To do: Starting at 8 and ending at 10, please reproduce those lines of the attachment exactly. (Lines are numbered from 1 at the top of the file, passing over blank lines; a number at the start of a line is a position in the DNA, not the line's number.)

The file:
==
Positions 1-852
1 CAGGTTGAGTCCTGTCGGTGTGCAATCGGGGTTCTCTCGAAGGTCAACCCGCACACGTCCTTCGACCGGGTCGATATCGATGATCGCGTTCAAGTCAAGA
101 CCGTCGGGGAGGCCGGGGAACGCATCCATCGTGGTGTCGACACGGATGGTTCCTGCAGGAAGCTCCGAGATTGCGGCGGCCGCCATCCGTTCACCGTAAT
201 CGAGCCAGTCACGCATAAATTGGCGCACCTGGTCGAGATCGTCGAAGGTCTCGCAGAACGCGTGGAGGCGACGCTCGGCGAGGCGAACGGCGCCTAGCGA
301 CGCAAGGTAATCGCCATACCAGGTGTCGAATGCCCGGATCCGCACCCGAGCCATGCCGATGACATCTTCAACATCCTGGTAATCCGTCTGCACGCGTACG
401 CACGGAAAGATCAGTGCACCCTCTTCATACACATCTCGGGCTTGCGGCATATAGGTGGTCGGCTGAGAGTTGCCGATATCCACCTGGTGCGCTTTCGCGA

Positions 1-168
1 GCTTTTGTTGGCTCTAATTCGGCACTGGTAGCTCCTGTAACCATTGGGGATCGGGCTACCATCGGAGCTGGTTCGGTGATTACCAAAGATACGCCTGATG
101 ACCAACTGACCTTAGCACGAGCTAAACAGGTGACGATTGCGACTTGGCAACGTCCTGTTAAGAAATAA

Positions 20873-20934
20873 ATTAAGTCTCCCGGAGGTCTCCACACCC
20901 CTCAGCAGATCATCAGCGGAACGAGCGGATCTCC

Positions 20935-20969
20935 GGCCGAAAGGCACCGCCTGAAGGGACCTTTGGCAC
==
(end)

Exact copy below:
1 GCTTTTGTTGGCTCTAATTCGGCACTGGTAGCTCCTGTAACCATTGGGGATCGGGCTACCATCGGAGCTGGTTCGGTGATTACCAAAGATACGCCTGATG
101 ACCAACTGACCTTAGCACGAGCTAAACAGGTGACGATTGCGACTTGGCAACGTCCTGTTAAGAAATAA

Positions 20873-20934